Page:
J.B. Spins

Jazz, film, and improvised culture.

Friday, May 11, 2018

Assassin’s Code: To Live and Die in Cleveland


You could say it is like a “creed.” Supposedly, hitman Kurt Schlychter plies his trade according to rigid framework of ethics, but it is hard to pick up on it, until he flat out tells us late in the third act. Throughout most of the film, he acts perfectly willing to cap anyone Cleveland’s secret crime boss pays him to off. Thanks to Schlychter, Angelo Leonetti successfully kept his real business on the down-low, but blundering rookie cop Michael Connolly could very well mess-up the arrangement in David A. Armstrong’s The Assassin’s Code (trailer here), which opens today in Los Angeles.

Technically, Connolly’s father died while on duty, but the suspicious circumstances ruined his reputation. Yet, instead of a supervillain or a vigilante, he follows in his old man’s footsteps, becoming a shunned and despised Cleveland police detective. Captain Jack O’Brien, his father’s former partner, assigns him busywork, but he manages to land the case of a hijacked police evidence truck filled with meth, by being in the right place at the right time.

Thanks to some guidance from Laura Consolo, the public prosecutor, Connolly focuses on Leonetti right from the start. Unfortunately, Schlychter keeps killing his witnesses. He also starts keeping tabs on Connolly’s wife Jia, a cellist on the Cleveland symphony that just so happens to be bankrolled by city benefactor, Angelo Leonetti.

Armstrong seems to be going for the vibe of Andrew Davis’s Code of Silence, one of the more ambitious Chuck Norris movies of the mid-1980s that combined high-flying action with realistic crooked cop intrigue. Unfortunately, Justin Chatwin is a little too nebbish as Connolly and Peter Stormare is so flamboyantly weird as Schlychter, it never really convinces us. Plus, Stormare has a scene in which the hitman chronicles his grandfather’s reluctant service as a German grunt in WWII to the utterly baffled Jia Connolly that is amazingly tonally wrong, in about half a dozen ways.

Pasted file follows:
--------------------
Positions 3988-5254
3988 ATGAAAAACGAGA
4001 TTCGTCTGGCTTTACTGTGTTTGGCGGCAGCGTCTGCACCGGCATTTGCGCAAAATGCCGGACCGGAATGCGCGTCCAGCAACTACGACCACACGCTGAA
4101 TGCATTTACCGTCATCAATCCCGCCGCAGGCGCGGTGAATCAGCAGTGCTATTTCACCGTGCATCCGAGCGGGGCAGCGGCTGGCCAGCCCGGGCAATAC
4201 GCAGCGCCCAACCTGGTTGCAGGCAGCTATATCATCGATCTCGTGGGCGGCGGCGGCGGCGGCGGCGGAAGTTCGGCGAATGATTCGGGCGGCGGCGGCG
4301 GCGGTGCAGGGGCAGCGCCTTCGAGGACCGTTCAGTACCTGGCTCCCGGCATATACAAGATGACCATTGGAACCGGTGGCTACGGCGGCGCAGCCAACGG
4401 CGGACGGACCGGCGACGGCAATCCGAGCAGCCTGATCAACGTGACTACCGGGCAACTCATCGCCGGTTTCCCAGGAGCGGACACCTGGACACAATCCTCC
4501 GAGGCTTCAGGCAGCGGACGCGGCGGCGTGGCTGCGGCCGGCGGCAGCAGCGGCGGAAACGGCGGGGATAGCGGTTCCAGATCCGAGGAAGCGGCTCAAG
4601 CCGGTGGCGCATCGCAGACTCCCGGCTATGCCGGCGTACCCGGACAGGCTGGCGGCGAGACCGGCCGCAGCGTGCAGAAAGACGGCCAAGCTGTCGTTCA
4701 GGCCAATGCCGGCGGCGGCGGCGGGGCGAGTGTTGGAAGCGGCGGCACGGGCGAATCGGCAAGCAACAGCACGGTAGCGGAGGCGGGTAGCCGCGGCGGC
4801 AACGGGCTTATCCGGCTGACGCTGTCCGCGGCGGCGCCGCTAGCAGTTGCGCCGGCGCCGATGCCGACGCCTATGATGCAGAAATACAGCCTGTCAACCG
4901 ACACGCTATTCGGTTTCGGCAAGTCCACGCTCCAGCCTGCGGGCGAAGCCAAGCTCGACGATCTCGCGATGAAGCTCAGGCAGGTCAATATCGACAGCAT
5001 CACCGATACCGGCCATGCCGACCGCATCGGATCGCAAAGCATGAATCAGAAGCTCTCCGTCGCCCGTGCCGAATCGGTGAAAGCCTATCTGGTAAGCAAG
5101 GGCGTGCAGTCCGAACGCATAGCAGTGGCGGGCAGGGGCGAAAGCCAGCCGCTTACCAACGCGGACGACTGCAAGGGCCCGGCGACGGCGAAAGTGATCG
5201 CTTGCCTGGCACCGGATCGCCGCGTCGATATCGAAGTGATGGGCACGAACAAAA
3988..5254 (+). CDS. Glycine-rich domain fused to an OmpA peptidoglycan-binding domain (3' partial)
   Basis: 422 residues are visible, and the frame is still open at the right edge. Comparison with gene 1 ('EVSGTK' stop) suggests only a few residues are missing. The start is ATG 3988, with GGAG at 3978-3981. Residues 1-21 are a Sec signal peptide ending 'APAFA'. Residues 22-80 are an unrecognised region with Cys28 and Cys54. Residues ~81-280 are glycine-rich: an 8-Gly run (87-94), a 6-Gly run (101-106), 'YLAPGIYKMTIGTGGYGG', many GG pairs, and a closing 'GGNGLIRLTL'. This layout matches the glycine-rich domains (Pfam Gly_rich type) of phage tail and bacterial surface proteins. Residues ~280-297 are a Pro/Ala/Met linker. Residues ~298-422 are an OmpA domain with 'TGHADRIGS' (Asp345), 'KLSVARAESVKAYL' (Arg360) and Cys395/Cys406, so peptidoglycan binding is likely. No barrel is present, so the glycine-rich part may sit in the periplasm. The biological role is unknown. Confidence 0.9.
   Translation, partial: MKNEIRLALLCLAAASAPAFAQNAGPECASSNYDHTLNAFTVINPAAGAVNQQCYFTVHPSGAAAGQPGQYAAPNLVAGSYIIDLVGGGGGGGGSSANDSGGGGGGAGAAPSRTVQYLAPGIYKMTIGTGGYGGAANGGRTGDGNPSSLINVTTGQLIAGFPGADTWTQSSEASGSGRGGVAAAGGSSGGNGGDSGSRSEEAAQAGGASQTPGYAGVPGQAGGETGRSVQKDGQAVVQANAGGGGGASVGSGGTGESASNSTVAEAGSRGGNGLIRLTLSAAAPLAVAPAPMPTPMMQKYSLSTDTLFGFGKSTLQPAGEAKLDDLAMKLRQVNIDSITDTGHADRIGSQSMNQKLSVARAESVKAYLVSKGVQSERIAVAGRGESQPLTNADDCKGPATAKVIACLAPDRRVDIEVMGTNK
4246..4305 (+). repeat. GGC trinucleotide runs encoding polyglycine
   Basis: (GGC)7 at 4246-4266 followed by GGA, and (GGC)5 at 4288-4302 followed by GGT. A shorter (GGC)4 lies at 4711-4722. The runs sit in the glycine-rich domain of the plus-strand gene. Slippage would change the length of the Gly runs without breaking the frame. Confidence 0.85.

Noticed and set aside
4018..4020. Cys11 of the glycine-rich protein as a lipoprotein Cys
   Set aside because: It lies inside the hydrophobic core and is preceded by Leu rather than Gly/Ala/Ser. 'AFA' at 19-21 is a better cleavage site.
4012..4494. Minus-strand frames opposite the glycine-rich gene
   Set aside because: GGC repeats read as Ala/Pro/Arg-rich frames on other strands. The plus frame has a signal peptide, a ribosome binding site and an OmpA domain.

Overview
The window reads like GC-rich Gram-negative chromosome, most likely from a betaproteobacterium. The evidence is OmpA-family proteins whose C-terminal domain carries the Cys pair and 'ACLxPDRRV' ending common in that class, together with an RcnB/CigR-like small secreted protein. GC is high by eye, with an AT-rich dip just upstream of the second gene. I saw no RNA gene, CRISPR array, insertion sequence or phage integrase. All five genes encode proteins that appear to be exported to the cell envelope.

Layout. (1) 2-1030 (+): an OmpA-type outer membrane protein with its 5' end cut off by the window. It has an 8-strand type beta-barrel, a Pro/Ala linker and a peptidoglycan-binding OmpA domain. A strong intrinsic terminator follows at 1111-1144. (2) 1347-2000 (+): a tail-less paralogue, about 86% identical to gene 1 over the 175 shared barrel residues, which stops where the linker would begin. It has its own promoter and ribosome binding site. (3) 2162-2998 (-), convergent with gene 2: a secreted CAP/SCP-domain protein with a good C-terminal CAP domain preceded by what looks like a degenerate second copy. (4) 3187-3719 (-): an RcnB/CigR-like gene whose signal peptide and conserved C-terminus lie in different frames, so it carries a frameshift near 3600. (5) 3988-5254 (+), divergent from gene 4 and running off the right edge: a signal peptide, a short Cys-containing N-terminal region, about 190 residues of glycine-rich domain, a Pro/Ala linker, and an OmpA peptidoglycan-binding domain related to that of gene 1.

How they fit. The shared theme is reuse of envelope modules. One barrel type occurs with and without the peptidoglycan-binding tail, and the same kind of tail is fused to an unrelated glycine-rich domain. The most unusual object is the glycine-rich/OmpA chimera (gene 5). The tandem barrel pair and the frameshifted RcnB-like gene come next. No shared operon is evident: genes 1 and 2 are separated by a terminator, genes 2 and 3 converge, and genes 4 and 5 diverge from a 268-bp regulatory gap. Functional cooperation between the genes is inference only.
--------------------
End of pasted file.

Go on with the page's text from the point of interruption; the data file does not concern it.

Still, the film is relatively gritty and both Elizabeth Anweis and Mark Thompson (former co-host of the once-popular Mark and Brian radio show) are quite strong as Jia Connolly and Captain O’Brien. It is a bit mind-blowing to see Witchblade’s Yancy Butler turn up as the long-stymied Consolo, but she isn’t bad lecturing Connolly. As a pleasant surprise, Assassin’s Code is nicely supported by a stylish crime-jazz-influenced soundtrack, featuring trumpet solos by Chris Tedesco and saxophone solos by Ian Roller.

Assassin’s Code is definitely a grubby B-movie, but it is Cleveland’s grubby B-movie. The screenplay by Edward Lee Cornett and Valerie Grant is a mostly by-the-numbers affair, but there is a bit of style to Armstrong’s execution. It sounds good, even when it behaves somewhat slow-wittedly. We have seen worse, but you can safely wait for it to stream on Netflix or whatever. For those determined to represent for Cleveland, it opens today (5/11) in LA at the Arena Cinelounge and in Jersey at the Williams Center Cinema.

Labels: , ,